considerations behind Helen Lawrence, which began its road to stage and
screen in 2008.

“George W Bush was coming to the end of his time in power,” Douglas
explains, “and I thought that would be the end of the war on terror,
and I was curious about what a post-war period was like, both then, in
Vancouver after the Second World War, and now, with what I thought was
the end of the war on terror. Unfortunately the war on terror didn't
actually end in the way I thought it might,  and there was no real new
situation, but there were still parallels. There was a recession back
then, and there's a recession now. The world banking system was a
shambles then and it's a shambles now. There was a housing crisis then,
and there's a housing crisis now. Also, the Cold War was beginning
then, with what was seen by the west as a shadowy sort of communism,
and now there's a shadowy form of terrorism as seen by the west.

“The parallels were there, but the transition to stability didn't
really happen in the post-war period, and the solution  to the economic
challenges then were to invent consumerism, so people who worked could
buy the stuff they made, but this time they built the banks up, so I'm
not sure that bodes too well for the future.”

In this respect, Helen Lawrence represents a society in flux, where old
communities were clinging on by their fingertips to the bricks and
mortar that would eventually be swept away by a form of urban
regeneration and social engineering designed for the wealthy.

“I guess I try to look at things that are very abstract and very
political,” says Douglas, “and things that affect the world as well as
affect individuals on a personal level. So all we have to experience in
the play are these individual lives, and the challenges of these people
who are living through these crises. You live it through them to a
certain degree.

“The whole urban renewal thing changed things. Ethnic slums in urban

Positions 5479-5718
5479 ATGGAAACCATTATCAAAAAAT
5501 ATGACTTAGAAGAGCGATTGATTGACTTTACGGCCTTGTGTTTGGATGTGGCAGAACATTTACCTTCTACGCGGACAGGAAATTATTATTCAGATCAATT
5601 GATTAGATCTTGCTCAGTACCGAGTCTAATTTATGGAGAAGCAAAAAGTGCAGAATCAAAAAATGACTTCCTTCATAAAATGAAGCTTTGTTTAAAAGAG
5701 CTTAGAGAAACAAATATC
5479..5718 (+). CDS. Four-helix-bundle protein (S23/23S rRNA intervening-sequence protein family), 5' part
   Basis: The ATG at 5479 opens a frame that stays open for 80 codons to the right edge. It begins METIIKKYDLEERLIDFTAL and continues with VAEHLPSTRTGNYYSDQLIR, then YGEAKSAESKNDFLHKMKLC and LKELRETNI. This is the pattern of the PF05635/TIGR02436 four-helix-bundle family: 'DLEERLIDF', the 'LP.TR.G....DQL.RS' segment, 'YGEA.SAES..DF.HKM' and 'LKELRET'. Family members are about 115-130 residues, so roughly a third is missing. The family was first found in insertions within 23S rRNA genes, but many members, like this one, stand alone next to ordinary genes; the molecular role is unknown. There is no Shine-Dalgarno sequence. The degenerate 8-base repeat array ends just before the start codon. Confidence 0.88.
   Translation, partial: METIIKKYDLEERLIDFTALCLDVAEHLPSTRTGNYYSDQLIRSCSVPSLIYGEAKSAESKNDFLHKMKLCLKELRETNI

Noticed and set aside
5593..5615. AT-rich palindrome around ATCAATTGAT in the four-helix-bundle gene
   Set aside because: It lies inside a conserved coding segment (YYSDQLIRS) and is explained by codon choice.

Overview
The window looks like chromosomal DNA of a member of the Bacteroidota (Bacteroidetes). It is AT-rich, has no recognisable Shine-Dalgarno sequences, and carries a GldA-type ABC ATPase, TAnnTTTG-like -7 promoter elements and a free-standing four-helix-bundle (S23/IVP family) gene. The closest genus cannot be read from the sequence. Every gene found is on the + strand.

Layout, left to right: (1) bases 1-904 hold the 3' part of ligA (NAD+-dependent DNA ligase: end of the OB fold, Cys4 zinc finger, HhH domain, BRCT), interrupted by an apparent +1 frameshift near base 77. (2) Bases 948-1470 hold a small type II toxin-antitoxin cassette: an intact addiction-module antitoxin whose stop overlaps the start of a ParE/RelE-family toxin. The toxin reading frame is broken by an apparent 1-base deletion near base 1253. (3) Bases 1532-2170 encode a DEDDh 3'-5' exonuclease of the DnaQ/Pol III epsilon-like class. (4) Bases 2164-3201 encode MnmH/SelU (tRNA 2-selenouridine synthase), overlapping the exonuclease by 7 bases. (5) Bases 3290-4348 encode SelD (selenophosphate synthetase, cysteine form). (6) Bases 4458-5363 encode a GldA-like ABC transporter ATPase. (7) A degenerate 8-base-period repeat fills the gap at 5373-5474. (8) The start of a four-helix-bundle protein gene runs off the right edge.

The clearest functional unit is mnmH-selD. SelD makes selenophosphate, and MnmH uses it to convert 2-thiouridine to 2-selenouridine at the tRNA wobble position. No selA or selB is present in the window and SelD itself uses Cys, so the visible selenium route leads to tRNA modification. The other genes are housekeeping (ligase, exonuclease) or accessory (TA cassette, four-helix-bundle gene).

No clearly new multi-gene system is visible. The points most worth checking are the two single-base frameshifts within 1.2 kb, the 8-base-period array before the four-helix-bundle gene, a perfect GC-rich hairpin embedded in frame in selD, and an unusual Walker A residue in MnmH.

centres were cleared out, warehousing for the poor was built, there was
new housing in the suburbs for the middle classes, freeways were built.
It was about normalising things again. During the war a blind eye was
turned to gambling and prostitution, and you have a very different set
of morals. The question for me was how do you go from a war situation
to peace-time with a new set of morals? Sadly, we haven't seen that
yet.”

As with the best movies, the end of Helen Lawrence is open-ended enough
to leave room for a sequel. As with even better movies, it may be best
to leave well alone. Either way, the 3D image of Hogan's Alley, 1948
that graced Mise en scene in Munich will form part of an exhibition by
Douglas at the Fruitmarket Gallery in Edinburgh this coming November.
Also on show will be Der Sandmann, Douglas' 1995 split-screen piece
which charts a post-war urban garden in Germany's transition into a
building site.

As for Douglas, he has a plane to catch, and, after breakfast, stands
waiting outside his hotel for a cab to take him to the airport. On the
corner, with his luggage beside him, he takes shelter from the
mid-morning rain that's just started to fall, pulling his collar up
close as he goes. The cab pulls up and Douglas puts his luggage in the
boot, steps inside the back seat, and slams the door behind him. The
cab slowly drives away, turns the corner, and he's gone. If this were
night-time, a saxophone would be playing.

Helen Lawrence, King's Theatre, Edinburgh, Aug 24-26, 8-9.30pm; Aug 25,
3-4.30pm. Stan Douglas, Fruitmarket Gallery, Edinburgh, November
7-February 15 2015.
www.eif.co.uk

The Herald, August 19th 2014




ends